Senior administration officials warn of foreign influence campaigns ahead of Super Tuesday

Senior administration officials warn of foreign influence campaigns ahead of Super Tuesday
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The leaders of eight federal agencies on Monday jointly urged the public to be vigilant of foreign influence operations around the presidential primaries ahead of Super Tuesday, also emphasizing the federal government’s coordination in defending against threats to elections.

In a statement released Monday, the Trump administration officials — who included Secretary of State Mike PompeoMike PompeoRepublican lawmakers raise security, privacy concerns over Huawei cloud services WashPost fact-checker gives Pompeo four 'Pinocchios' for 'zombie' claim about Obama Iran deal Poll: Biden, Trump statistically tied in favorability MORE, Attorney General William BarrBill BarrTrump pushes back on book claims, says he spent 'virtually no time' discussing election with Lee, Graham Woodward: Milley was 'setting in motion sensible precautions' with calls to China Barr-Durham investigation again fails to produce a main event MORE and acting Homeland Security Secretary Chad WolfChad WolfSunday shows preview: States deal with fallout of Ida; Texas abortion law takes effect Biden, Trump battle over who's to blame for Afghanistan The border is shifting from a manufactured crisis to a national embarrassment MORE — noted that they “continue to work with all 50 states, U.S. territories, local officials, political parties and private sector partners to keep elections free from foreign interference.”

The officials cautioned that Americans “must also remain aware that foreign actors continue to try to influence public sentiment and shape voter perceptions,” adding that foreign actors may attempt to “spread false information and propaganda about political processes and candidates on social media” in order to create doubt in the election system.

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“We remain alert and ready to respond to any efforts to disrupt the 2020 elections,” the officials said. “We continue to make it clear to foreign actors that any effort to undermine our democratic processes will be met with sharp consequences.”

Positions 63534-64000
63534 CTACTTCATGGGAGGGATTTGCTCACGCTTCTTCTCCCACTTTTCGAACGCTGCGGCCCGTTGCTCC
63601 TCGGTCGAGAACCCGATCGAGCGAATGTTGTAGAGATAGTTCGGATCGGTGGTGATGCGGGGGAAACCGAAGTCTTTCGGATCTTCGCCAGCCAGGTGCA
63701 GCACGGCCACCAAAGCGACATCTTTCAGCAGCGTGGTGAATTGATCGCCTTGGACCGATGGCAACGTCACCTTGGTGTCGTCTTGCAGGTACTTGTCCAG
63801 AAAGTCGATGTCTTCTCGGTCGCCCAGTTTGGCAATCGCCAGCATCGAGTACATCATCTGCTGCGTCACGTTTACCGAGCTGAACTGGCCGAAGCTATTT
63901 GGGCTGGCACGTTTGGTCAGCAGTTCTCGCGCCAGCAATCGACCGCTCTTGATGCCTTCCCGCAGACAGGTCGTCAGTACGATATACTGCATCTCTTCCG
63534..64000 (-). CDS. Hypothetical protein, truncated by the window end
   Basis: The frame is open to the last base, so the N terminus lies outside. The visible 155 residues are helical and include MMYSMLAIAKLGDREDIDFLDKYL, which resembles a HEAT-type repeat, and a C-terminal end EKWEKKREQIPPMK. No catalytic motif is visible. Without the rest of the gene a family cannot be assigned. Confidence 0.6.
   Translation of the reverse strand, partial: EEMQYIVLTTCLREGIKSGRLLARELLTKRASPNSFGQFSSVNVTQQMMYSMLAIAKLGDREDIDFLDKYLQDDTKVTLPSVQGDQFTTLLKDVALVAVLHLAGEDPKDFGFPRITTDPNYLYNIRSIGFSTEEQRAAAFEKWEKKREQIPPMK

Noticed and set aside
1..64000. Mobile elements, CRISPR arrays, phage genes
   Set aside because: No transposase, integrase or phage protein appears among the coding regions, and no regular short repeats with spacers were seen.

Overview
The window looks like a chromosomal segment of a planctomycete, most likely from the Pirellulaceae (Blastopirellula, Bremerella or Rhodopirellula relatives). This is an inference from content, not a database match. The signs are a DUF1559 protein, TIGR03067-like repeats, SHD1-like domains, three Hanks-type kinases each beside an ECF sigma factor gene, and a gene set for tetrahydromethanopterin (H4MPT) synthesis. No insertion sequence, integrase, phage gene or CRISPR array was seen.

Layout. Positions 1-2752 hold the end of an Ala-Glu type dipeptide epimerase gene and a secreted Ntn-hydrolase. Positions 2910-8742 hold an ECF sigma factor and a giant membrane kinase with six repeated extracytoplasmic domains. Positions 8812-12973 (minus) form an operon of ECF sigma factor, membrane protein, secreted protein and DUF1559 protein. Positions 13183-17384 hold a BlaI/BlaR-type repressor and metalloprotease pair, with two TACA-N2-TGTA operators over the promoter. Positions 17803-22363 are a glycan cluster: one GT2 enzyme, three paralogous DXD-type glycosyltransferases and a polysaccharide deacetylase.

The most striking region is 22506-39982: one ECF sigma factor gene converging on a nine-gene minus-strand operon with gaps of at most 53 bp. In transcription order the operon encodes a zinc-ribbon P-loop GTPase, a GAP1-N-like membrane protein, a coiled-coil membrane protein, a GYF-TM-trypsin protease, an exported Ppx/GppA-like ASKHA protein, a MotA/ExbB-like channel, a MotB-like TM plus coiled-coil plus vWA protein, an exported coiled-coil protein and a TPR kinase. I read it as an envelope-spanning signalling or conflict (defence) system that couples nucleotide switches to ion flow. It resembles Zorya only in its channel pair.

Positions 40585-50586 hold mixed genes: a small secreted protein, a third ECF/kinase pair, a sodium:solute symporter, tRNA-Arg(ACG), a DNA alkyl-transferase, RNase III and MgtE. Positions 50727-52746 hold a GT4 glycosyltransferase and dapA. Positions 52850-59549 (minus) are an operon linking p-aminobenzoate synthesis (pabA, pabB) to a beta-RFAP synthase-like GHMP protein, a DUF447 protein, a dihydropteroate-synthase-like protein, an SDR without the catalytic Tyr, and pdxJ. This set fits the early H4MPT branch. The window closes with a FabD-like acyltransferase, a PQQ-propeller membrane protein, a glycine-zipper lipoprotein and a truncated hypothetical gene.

The statement was also co-signed by Defense Secretary Defense Mark EsperMark EsperJan. 6 panel subpoenas four ex-Trump aides Bannon, Meadows Milley and China — what the Senate really needs to know Biden, Trump battle over who's to blame for Afghanistan MORE, acting Director of National Intelligence (DNI) Richard Grenell, FBI Director Christopher Wray, U.S. Cyber Command Commander and National Security Agency Director Gen. Paul Nakasone, and Cybersecurity and Infrastructure Security Agency (CISA) Director Christopher Krebs. 

The officials emphasized that the level of “coordination” between federal agencies and state and local election officials was “stronger than it’s ever been.”

“Our Departments and Agencies are working together in an unprecedented level of commitment and effort to protect our elections and to counter malign foreign influence, but voters have a role to play too,” the officials said.  

In order to defend against disinformation threats on social media, the senior officials recommended that American voters check their voter registration for correct information on where and when to vote, noting that the best source of information around elections was local or state election websites.  

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“A well-informed and vigilant republic is the best defense against disinformation,” the officials emphasized.

The federal government has stepped up its efforts to defend against foreign interference in U.S. elections in the wake of Russian interference during the 2016 presidential election cycle. 

According to U.S. intelligence agencies, the Senate Intelligence Committee and the report compiled by former special counsel Robert MuellerRobert (Bob) MuellerSenate Democrats urge Garland not to fight court order to release Trump obstruction memo Why a special counsel is guaranteed if Biden chooses Yates, Cuomo or Jones as AG Barr taps attorney investigating Russia probe origins as special counsel MORE, Russian agents launched a sweeping interference campaign involving disinformation on social media and hacking attempts on election infrastructure in the run-up to the 2016 elections, with the goal of favoring the campaign of now-President TrumpDonald TrumpGraham says he hopes that Trump runs again Trump says Stacey Abrams 'might be better than existing governor' Kemp Executive privilege fight poses hurdles for Trump MORE.

Disinformation campaigns online have remained a persistent threat since then, with Barr, Wolf, Krebs, Wray and former Acting DNI Joseph MaguireJoseph MaguireJudge dismisses Nunes's defamation suit against Washington Post Retired Navy admiral behind bin Laden raid says he voted for Biden Congressional Democrats request FBI briefing on foreign election interference efforts MORE penning an op-ed in USA Today in February also highlighting concerns about disinformation around elections.

“We cannot prevent all disinformation, foreign propaganda or cyberattacks on our infrastructure,” the officials wrote in the op-ed. “However, together, we can all help to mitigate these threats by exercising care when we share information and by maintaining good cyber hygiene to reduce the risks that malicious cyberattacks will succeed.”

CISA has been one of the key agencies involved in assisting state and local election officials with defending against election interference. The agency operated a situational awareness room on Election Day during the 2018 midterms to continuously monitor threats nationwide and plans to host a similar awareness room during the Super Tuesday primary elections.